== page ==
This letter may seem to be quibbling over a minor point on "The Eagle Will Rise Again," but I'll quibble anyway. :)
First, some introduction. This past Thursday, I visited the "Splendors of Ancient Egypt" exhibit at the Phoenix Art Museum. This exhibit is on the last leg of a five city tour, consisting of over 200 artifacts from the Egyptian collection of the Roemer and Pelizaeus Museum in Hildesheim, Germany. The response to the exhibit has been truly amazing. This is not an exhibit where you can just walk in and look around. You have to purchase your ticket in advance for a specific date and time to tour. When I arrived on Thursday night, there were signs all over the doors saying the exhibit had sold out of tickets for the rest of the exhibition (which is supposed to close at the end of the month). Touring the show was a fantastic experience for me, and I'm very glad and fortunate to have seen the artifacts. After the tour, I purchased the show's catalog, which I just finished reading yesterday.
In the catalog, there are some references to the relationships between the various kings/pharaohs, gods and the animals which are sacred to the gods. One of the central myths to the ancient Egyptian religion involves Osiris, Horus, Isis and Seth. "After the creation, Osiris was given dominion, or kingship, over the land. He ruled with justice and maintained order, but his brother Seth was jealous and murdered him. Osiris's wife, Isis, used magical means to bring him back to life. He then became the principal god of the afterlife. A dispute over rulership ensued between Horus, the son of Osiris and Isis, and his uncle Seth, with Horus emerging as victor and asserting his right to follow his father on the throne of Egypt."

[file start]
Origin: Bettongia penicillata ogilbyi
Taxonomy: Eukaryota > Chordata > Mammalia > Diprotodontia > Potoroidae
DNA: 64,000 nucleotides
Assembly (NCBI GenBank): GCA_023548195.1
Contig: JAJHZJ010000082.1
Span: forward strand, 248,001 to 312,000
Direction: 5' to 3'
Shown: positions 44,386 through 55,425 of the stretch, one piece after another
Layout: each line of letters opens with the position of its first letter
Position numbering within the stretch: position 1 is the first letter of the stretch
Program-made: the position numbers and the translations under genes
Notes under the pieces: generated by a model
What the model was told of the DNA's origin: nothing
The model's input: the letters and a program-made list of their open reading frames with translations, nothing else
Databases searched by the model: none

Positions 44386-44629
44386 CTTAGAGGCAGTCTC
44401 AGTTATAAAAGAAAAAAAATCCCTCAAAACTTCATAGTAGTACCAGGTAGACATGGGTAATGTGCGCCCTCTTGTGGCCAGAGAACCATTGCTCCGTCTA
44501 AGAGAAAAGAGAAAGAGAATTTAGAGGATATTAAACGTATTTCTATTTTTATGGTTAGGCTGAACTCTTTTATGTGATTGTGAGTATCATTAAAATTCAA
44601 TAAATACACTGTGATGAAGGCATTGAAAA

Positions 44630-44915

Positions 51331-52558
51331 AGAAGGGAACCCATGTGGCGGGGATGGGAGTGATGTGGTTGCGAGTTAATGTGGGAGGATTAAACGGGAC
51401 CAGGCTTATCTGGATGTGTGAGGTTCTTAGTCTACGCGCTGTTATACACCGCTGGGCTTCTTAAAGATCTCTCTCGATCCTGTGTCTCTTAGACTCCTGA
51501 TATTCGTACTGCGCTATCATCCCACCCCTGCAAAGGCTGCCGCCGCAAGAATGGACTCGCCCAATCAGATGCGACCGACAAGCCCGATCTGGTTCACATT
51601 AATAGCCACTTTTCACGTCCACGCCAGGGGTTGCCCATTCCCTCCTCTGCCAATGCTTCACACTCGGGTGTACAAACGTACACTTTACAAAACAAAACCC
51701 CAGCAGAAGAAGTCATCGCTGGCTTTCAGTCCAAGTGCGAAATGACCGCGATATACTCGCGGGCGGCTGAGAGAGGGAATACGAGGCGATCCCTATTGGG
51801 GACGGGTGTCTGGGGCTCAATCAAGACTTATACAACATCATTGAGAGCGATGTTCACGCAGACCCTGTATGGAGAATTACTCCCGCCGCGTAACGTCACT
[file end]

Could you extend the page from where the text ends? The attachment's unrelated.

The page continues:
A little later, it says, "The myth of Osiris, who was able to gain eternal life by the grace of the sun god Re, was central to the practices of preparation for burial and the belief in the possibility of life after death in another world. It was also of vital importance in the orderly transition of power from the deceased king to his son. The new king was likened to the young, living Horus with the dead father considered to have entered the next life as Osiris."
Earlier in the book, I came across the following passage about falcons: "The falcon, for example, was associated with the celestial god Horus and the bird, as a representation of the present ruler or "living Horus," was an important symbol of Egyptian kingship." There were other birds mentioned in the text (the ibis, which was associated with the god Thoth, and the vulture, which represented the goddess Nekhbet), but there was not a single mention about eagles. Now, granted, this book is not an exhaustive text on the topic, but it did get me to thinking that perhaps a more correct lyric would have been "The falcon will rise again" instead of "The eagle will rise again."
Like I said, a quibble over a minor point. :)
January 3, 2008
The Falcon Will Rise Again
One of the people on the Alan Parsons e-mail list has asked which one of our posts to the list we are most proud of. There are a couple posts I've written that I've liked, but I've always enjoyed this one, where I "quibbled" over whether the song "The Eagle Will Rise Again" (on the Pyramid album) should have used the imagery of a falcon instead. This was originally written on Sunday, March 21, 1999: